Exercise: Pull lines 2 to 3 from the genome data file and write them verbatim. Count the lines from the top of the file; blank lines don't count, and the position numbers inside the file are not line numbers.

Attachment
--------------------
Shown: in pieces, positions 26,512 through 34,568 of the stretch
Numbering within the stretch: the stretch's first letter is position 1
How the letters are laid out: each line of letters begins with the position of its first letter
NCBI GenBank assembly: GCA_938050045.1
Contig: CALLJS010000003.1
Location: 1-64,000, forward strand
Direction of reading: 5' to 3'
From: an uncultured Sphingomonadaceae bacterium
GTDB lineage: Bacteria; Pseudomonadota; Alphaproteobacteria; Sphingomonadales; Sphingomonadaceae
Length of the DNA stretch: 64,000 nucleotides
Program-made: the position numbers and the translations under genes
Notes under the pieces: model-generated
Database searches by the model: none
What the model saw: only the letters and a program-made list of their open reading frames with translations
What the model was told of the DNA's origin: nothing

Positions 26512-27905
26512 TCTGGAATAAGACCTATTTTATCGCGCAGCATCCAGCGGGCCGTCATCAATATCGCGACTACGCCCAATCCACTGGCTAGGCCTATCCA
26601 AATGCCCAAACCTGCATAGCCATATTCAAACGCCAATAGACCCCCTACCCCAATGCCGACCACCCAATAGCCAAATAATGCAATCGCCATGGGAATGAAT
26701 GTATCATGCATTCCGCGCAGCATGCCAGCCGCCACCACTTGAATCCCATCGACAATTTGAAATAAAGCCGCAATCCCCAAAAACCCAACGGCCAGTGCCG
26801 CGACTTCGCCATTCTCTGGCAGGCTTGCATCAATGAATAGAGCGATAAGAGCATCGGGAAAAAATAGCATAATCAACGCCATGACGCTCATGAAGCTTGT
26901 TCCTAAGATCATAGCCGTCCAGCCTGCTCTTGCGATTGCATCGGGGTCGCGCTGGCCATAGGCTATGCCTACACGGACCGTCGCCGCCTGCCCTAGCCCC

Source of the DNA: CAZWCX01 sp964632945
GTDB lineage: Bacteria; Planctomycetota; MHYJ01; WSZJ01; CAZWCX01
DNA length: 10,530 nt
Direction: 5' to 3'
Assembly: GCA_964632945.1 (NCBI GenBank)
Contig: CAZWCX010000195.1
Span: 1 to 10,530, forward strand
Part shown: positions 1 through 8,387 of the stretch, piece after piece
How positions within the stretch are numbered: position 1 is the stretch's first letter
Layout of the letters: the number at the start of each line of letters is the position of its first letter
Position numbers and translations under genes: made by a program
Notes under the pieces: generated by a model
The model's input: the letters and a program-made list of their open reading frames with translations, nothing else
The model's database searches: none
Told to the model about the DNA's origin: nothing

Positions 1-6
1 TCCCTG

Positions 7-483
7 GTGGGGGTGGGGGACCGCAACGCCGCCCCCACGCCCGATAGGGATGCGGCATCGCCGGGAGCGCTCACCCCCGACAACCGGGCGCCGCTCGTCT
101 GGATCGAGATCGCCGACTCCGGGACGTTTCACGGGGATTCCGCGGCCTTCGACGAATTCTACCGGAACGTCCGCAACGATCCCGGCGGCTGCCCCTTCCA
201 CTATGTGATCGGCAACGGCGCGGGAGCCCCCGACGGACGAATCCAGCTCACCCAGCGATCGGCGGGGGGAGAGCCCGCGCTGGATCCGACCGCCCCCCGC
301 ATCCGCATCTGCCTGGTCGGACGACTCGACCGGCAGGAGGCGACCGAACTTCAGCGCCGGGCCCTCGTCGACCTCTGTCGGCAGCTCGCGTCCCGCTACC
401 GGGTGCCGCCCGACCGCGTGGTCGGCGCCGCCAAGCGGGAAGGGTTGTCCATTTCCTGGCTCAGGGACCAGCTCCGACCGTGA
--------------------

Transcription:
Numbering within the stretch: the stretch's first letter is position 1
How the letters are laid out: each line of letters begins with the position of its first letter